As I mentioned last week, I recently purchased a pair of longwings made by Edward Green for Ralph Lauren's Purple Label (see the post here). I thought it would be interesting to note the differences between that pair of shoes, made on the elegant 888 last, and this vintage pair of Edward Green shoes made some time ago for Wildsmith & Co.
Its unclear from a quick internet search whether Wildsmith & Co. remains a going concern for bespoke shoes. The current address appears to be 13 Princes Arcade, St. James's, London. The address on this pair of shoes is actually 15 Princes Arcade.
In any event, at one time Wildsmith & Co. were well-regarded bespoke shoemakers. The company offered a variety of models/designs and then essentially coordinated the separate portions of the shoe-making process completed by various outworkers. The company's ready-to-wear footwear was made in either the Edward Green or Crockett & Jones factories in Northampton. Apparently those designs were also created by Wildsmith, although Edward Green seems to have also made shoes for Wildsmith based on designs by Peal & Co. and Cleverley (for Poulsen Skone).
The channeled sole of the vintage Edward Green shoe.
There really is not much of a bevelled waist to speak of.
In this case, the sole was showing quite a bit of wear, so I had them replaced with JR Rendenbach heels.
This particular pair of shoes appears to be an example of the ready-to-wear footwear provided by Edward Green for the Wildsmith & Co. label. These shoes also differ significantly from the RLPL Brooksville - which was based on the classic longwing design - in that the Wildsmith shoe features a captoe, so the horizontal broguing running the length of the shoe does not extend from the wings at the toe box. In this case, the horizontal broguing begins at the throat of the shoe.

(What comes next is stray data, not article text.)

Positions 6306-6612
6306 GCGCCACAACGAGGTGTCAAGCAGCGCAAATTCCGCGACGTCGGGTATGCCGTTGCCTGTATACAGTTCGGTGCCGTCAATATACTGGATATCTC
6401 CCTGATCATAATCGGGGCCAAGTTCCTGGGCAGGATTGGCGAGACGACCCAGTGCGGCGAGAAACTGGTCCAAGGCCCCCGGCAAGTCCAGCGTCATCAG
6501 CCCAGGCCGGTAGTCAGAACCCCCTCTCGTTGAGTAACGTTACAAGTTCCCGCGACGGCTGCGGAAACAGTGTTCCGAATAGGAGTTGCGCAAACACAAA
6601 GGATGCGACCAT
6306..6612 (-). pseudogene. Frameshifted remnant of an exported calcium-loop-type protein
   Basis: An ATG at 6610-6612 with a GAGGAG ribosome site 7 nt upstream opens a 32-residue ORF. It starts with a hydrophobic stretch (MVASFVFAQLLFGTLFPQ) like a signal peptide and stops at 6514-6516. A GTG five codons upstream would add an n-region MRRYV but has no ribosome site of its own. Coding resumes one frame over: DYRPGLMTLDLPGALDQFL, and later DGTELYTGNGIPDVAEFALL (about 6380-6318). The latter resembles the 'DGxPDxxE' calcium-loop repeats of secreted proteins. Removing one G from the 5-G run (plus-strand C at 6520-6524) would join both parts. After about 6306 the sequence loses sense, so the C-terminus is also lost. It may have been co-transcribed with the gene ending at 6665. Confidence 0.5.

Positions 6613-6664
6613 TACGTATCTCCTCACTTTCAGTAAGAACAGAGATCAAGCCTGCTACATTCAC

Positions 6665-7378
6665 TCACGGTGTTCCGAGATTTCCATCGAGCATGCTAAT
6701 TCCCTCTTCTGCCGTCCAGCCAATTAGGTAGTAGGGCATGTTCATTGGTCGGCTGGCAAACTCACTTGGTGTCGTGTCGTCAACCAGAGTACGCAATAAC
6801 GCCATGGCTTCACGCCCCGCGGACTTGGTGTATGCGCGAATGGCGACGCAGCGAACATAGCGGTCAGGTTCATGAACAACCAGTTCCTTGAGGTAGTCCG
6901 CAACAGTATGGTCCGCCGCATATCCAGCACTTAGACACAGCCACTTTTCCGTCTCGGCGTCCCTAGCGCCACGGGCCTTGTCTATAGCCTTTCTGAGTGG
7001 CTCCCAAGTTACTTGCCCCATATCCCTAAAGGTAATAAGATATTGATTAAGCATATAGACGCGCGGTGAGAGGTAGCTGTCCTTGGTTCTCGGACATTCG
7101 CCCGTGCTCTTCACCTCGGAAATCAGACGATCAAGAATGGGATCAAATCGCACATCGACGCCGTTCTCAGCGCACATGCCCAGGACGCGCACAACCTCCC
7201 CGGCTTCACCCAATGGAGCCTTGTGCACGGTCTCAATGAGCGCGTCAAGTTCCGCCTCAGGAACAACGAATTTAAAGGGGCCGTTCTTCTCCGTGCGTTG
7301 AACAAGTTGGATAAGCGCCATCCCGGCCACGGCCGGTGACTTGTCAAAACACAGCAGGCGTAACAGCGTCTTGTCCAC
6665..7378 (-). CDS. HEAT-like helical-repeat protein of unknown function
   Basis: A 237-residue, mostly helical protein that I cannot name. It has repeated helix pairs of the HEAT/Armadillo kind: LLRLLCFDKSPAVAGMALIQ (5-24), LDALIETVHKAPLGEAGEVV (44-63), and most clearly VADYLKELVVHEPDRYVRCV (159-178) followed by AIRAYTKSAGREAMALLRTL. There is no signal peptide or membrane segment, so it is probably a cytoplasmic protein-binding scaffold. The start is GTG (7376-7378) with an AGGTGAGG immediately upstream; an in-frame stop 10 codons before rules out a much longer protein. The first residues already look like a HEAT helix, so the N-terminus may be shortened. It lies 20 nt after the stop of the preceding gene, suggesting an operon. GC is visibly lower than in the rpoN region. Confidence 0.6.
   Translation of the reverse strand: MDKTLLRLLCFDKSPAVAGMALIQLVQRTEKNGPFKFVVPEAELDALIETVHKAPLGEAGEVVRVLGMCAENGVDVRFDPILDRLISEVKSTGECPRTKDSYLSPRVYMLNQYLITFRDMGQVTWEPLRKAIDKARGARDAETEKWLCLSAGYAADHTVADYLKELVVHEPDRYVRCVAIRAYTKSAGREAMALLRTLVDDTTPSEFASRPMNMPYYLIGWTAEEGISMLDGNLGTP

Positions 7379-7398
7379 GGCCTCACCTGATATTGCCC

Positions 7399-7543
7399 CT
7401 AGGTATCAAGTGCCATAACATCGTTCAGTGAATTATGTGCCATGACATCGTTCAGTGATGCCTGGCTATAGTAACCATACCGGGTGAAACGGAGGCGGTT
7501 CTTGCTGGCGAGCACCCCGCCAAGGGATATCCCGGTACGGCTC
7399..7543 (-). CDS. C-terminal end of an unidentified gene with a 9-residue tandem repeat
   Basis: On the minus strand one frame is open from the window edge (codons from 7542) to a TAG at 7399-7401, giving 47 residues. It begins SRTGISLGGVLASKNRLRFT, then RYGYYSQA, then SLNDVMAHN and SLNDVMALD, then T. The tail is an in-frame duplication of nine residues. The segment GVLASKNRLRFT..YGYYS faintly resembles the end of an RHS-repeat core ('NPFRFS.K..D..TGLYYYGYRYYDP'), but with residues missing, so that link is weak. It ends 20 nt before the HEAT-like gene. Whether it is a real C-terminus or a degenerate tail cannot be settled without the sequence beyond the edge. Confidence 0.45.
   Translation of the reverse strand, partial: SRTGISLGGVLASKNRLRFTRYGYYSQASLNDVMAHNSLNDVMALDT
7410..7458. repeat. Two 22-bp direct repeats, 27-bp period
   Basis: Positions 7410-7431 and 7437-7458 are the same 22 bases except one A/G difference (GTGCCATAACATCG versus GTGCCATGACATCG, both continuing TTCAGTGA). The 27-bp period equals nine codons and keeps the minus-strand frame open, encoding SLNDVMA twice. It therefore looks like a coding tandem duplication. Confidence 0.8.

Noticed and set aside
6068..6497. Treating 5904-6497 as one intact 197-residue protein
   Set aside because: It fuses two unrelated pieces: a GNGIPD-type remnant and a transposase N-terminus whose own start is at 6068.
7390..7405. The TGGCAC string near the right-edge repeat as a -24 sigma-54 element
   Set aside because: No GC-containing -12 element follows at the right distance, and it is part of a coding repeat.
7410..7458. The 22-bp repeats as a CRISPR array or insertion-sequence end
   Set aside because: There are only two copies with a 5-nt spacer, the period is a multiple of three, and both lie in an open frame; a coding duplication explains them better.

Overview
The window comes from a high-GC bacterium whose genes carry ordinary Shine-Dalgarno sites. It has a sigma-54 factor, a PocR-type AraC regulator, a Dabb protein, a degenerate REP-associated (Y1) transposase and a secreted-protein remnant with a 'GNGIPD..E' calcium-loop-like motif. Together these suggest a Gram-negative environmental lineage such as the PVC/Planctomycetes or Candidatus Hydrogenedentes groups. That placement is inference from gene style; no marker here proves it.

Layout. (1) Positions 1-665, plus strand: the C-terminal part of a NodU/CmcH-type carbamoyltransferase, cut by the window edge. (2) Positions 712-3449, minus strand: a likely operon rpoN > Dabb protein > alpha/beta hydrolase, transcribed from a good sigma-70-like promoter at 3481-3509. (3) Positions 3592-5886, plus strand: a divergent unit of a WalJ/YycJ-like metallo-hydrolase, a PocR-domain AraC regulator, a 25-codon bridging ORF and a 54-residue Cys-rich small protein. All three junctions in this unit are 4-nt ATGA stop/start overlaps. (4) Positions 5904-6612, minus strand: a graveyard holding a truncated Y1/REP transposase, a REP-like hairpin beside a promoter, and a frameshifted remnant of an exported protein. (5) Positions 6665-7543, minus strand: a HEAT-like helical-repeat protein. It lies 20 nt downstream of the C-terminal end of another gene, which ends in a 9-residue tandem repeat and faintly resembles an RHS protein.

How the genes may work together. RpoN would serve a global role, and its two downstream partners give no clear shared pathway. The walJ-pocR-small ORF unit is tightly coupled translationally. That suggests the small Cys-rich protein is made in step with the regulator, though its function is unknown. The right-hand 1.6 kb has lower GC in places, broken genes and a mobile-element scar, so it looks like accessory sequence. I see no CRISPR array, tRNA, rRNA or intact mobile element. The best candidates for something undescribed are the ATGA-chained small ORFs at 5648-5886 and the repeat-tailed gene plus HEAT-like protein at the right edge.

In addition, this pair of shoes, on the more substantive 32 last (now defunct, although still available for Made-To-Order or Special Order Edward Green shoes) offers quite a contrast to the decidedly sleeker 888.
As is often the case when comparing vintage Edward Green shoes with their more recent counterparts, the leather burnishing or patina of the older shoes certainly leaves something to be desired. In this area, especially when looking at the patina on the Brooksville, most notably along the toe box as
well as the back quarters, the Edward Green production process seems to have made significant advancements. Whether this is due to the quality of the leather or more advanced burnishing techniques when compared to what existed 20-30 years ago is unclear.
But one can hardly argue with the results. Despite all of the above, the leather uppers on the Wildsmith shoes are holding up quite well after what is most likely 15-20 years (at least). The color and tone of the leather, which appears to be somewhere between Edward Green's dark oak and chestnut antique, is certainly exquisite and seems to have aged very well, which is generally the norm for a pair of Edward Green shoes.